Since the publication of the National Academies report there has been limited interest at the federal level in brokering this deal on behalf of Medicaid programs. However, some states have expressed interest in increasing access to pharmaceuticals without increasing Medicaid budgets. A recent paper published by the authors of this report in the Annals of Internal Medicine
proposes a novel strategy for increasing access to hepatitis C treatments in the Medicaid program.
This novel state-level strategy is inspired by the National Academies recommendation; just like the National Academies recommendation it increases access to treatment by proposing a novel contracting strategy. The National Academies recommendation relies on licensing patents; the strategy proposed in the Annals of Internal Medicine paper avoids this complication by contracting with a patent holder to obtain the drug for a defined population. The National Academies recommendation targeted federal policymakers with a federal-level solution, but the novel strategy targets state policymakers, allowing each state to negotiate on behalf of its Medicaid beneficiaries.
In this policy brief, we describe the novel state-level strategy in greater detail. We discuss its implications for different stakeholders–states, Medicaid beneficiaries, and pharmaceutical firms–and discuss legal challenges in implementing this novel strategy and ways to address them.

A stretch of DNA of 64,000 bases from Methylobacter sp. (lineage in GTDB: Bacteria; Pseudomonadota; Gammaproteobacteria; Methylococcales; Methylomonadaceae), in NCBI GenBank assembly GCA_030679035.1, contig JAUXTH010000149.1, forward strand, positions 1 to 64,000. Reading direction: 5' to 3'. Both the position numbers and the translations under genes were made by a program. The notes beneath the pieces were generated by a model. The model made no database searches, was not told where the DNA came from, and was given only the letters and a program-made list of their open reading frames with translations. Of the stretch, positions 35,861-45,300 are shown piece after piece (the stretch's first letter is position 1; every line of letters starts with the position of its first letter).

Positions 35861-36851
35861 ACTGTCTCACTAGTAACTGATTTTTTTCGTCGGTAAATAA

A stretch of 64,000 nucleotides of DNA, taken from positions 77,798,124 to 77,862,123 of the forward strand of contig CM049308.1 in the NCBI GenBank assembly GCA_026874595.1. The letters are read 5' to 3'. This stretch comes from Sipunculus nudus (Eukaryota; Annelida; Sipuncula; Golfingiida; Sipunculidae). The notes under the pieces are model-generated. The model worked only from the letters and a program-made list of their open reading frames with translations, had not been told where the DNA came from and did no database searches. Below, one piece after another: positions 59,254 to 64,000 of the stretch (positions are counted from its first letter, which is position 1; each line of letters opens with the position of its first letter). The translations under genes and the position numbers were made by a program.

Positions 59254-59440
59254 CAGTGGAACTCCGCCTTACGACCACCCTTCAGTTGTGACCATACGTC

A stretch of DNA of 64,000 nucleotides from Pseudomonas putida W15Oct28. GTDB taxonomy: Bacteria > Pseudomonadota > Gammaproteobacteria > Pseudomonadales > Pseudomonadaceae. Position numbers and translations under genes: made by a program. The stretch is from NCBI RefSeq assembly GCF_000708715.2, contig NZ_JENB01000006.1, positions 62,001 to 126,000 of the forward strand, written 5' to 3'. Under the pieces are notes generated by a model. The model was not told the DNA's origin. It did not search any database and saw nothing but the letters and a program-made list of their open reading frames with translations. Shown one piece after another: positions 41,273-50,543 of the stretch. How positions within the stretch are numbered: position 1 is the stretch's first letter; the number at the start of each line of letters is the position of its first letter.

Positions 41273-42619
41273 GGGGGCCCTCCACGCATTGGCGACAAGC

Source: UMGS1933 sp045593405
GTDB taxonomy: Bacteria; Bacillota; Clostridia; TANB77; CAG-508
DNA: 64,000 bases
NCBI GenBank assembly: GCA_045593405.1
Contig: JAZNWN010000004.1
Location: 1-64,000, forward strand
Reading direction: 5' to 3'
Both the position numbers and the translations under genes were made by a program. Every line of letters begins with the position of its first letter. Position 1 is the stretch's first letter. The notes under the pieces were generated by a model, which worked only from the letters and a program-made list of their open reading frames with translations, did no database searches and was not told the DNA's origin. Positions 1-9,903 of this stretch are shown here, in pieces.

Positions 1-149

Neeraj Sood is a scientific advisor for Precision Health Economics. Diane Ung and Anil Shankar are partners of the law firm Foley & Lardner, LLP. The authors did not receive financial support from any firm or person for this article or from any firm or person with a financial or political interest in this article. They are currently not an officer, director, or board member of any organization with an interest in this article.
1 Ly KN, Hughes EM, Jiles RB, Holmberg SD. Rising Mortality Associated With Hepatitis C Virus In The United States, 2003–2013. Clinical Infectious Diseases. 2016; 62(10:1287-1288.
2 National Academies of Sciences, Engineering, and Medicine. A National Strategy for the Elimination of Hepatitis B and C: Phase Two Report. Published March 28, 2017. National Academies Press, Washington, DC.
3 Senate Committee on Finance. The Price Of Sovaldi And Its Impact On The US Health Care System. (97-329 PDF/S. Prt. 114-20). Published December 2015. Washington, DC: Government Publishing Office.
4 Beckman AL, Bilinski A, Boyko R, Camp GM, Wall AT, Lim JK, Wang EA, Bruce RD, Gonsalves GS. New Hepatitis C Drugs Are Very Costly And Unavailable To Many State Prisoners. Health Affairs. 2016;35(10): 1893-1901.
5 Chung T, Davis GL, Jensen DM, Masur H, Saag MS, Thomas DL, Aronsohn EI, et al. Hepatitis C Guidance: AASLD-IDSA Recommendations for Testing, Managing, and Treating Adults Infected with Hepatitis C Virus. Hepatology. 2015;62(3):932-954.
6 Barua S, Greenwald R, Grebely J, Dore GJ, Swan T, Taylor LE. Restrictions for Medicaid Reimbursement of Sofosbuvir for the Treatment of Hepatitis C Virus Infection in the United States. Annals of Internal Medicine2015;163(3):215-223.
7 Sood N, Ung D, Shankar A, Strom BL. A novel strategy for increasing access to treatment for hepatitis C virus infection for Medicaid beneficiaries. Ann Intern Med. 2018. [Epub ahead of print]. doi:10.7326/M18-0168.